Highsnobiety / Daniel Garcia

Covid-19 being declared a global pandemic probably has most of us self-isolating at home with too much time on our hands. Time to finally tackle some of life’s vital questions, such as, why are there so many “Lil” rappers? What’s up with that? And who’s the best “Lil” rapper out there? Well, say no more, we’ve got you covered with a definite ranking of “lil” rappers — because what else would we be doing right now?

The hip-hop world is rife with bizarre rap names, with the prefix “lil” being one of the better known staples of the genre. Perhaps no trend in rap has been as pervasive as the miniscule moniker. A constant in the game, Lil has permeated the culture and beyond, holding a longer shelf life than many of its bearers.

So how did three little letters end up becoming one of the most sustained and far-reaching trends in hip-hop? Unlike what some more recent bearers of the name might suggest, “lil” has no bearing on the talent — or lack thereof — instead it’s a common nickname on the streets which made its way into hip-hop as early as 1988, when Houston rapper Lil Troy first rocked the moniker. However, many will point to the commercial success of Lil’ Kim and fellow J.U.N.I.O.R. Mafia signee Lil’ Cease in the mid ’90s as the true beginning of the Lil craze. Over 20 years later, everything from country-trap rappers to internet-famous cats call the name their own.

In such a saturated “lil” world, we wanted to know who holds their own, with this purely subjective ranking of rappers professionally known as “lil.”

Here are the top 10 “Lil” rappers, ranked from worst to best.

10. Lil Dicky

While his place in hip-hop is contested, Lil Dicky’s place on this list is purely skill-related — he managed to hold his own on a track alongside rap royalty Snoop Dogg, that alone merits a mention. Dicky’s contention is not a matter of talent, rather one of intent; While he can deliver a rhyme flipping the stereotype of the rapper on its head, he often does so disrespectfully. I mean, this is the same guy who admitted he “started rapping simply to get attention comedically.” It’s clear in the content of his satirical raps that he doesn’t love hip-hop, he loves what hip-hop’s capable of doing for him. Lil Dicky is an unashamed example of someone cashing in on his white privilege in an art form that is historically black. But hey, he can rap right?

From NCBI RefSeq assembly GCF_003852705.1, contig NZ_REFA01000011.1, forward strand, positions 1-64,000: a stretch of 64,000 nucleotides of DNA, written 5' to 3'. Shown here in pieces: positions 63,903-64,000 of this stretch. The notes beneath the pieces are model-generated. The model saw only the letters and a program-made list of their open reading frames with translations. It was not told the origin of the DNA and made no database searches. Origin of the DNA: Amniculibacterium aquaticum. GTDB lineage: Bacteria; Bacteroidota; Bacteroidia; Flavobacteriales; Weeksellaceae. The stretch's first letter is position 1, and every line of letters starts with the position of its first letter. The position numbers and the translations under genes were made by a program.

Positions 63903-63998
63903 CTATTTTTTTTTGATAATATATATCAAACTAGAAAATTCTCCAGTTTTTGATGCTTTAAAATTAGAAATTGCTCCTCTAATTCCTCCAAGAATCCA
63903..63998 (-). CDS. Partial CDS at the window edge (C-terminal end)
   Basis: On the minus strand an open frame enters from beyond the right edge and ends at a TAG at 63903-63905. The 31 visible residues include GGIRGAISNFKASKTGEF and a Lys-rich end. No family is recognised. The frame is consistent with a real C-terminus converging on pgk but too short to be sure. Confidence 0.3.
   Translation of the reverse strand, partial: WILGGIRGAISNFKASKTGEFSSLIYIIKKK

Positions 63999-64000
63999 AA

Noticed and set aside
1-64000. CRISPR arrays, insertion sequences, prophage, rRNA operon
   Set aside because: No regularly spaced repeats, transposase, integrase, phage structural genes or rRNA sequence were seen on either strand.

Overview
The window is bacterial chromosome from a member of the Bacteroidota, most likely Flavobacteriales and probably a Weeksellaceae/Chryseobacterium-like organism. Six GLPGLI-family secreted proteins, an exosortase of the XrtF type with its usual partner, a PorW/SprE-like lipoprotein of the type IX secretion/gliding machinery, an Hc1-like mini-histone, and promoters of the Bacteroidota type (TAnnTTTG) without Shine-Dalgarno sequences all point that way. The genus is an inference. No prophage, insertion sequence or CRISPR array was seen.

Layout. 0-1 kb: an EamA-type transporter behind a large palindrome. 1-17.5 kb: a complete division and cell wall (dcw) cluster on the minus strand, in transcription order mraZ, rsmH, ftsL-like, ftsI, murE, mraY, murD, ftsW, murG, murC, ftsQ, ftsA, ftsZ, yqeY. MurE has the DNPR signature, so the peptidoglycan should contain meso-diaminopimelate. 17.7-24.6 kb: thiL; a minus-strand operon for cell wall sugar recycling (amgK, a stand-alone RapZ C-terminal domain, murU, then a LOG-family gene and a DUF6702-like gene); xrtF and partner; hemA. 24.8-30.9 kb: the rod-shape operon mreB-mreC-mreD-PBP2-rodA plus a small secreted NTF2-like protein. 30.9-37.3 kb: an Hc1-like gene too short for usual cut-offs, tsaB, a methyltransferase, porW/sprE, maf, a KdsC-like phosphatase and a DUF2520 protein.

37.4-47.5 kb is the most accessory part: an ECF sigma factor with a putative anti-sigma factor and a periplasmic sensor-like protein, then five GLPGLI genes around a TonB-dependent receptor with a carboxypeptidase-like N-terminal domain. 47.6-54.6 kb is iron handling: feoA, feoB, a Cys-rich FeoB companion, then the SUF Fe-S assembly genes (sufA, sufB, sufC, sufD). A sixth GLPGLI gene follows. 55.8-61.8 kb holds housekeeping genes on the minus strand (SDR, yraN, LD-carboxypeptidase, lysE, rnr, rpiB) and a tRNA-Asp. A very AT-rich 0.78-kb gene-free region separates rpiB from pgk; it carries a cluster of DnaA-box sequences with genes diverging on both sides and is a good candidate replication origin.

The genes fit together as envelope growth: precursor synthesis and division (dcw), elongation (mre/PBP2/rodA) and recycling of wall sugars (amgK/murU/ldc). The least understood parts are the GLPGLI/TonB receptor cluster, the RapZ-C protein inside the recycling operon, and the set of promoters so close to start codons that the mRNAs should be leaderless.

9. Lil Durk

One of Chicago’s most compelling narrators, Lil Durk achieved one of drill’s greatest crossovers. Past the autotuned vocals, Durk’s lyrics powerfully utilize elements of memoir, journalism, and fiction to capture life in what he describes as “the trenches.” From Signed to the Streets to Love Songs 4 the Streets, Durk’s discography chronicles his signing and split from Def Jam and lavishly captures one of hip-hop’s greatest anomalies: staying loyal to your roots while pursuing fame and dollars.

8. Lil Peep

A new generation of rappers has been rethinking the much-maligned genre of hip-hop in its own progressive image, and Lil Peep was at the very forefront. A vanguard of this movement, Lil Peep blended hip-hop structure and attitude with the anguish of third-wave emo. It is largely thanks to him that we’re seeing the resurgence of rap-rock, and while Peep — who passed away in 2017 — is no longer here to see the fruits of his labor, a young generation of rap fanatics still find solace in his countless pained acoustic laments.

7. Lil Tjay

18 year-old Lil Tjay sings as much as he raps his street tales. His melodic sense and emotional honesty capture what it’s like to be a kid in a New York which rapidly forces you to grow up. His instantly recognizable vocals and vivid writing is best encapsulated on his single “F.N,” where Tjay’s evocative reflections are given life by lush piano. This and more brooding piano ballads make up his debut album True 2 Myself and put him at the forefront of hip-hop’s young melody-driven scene.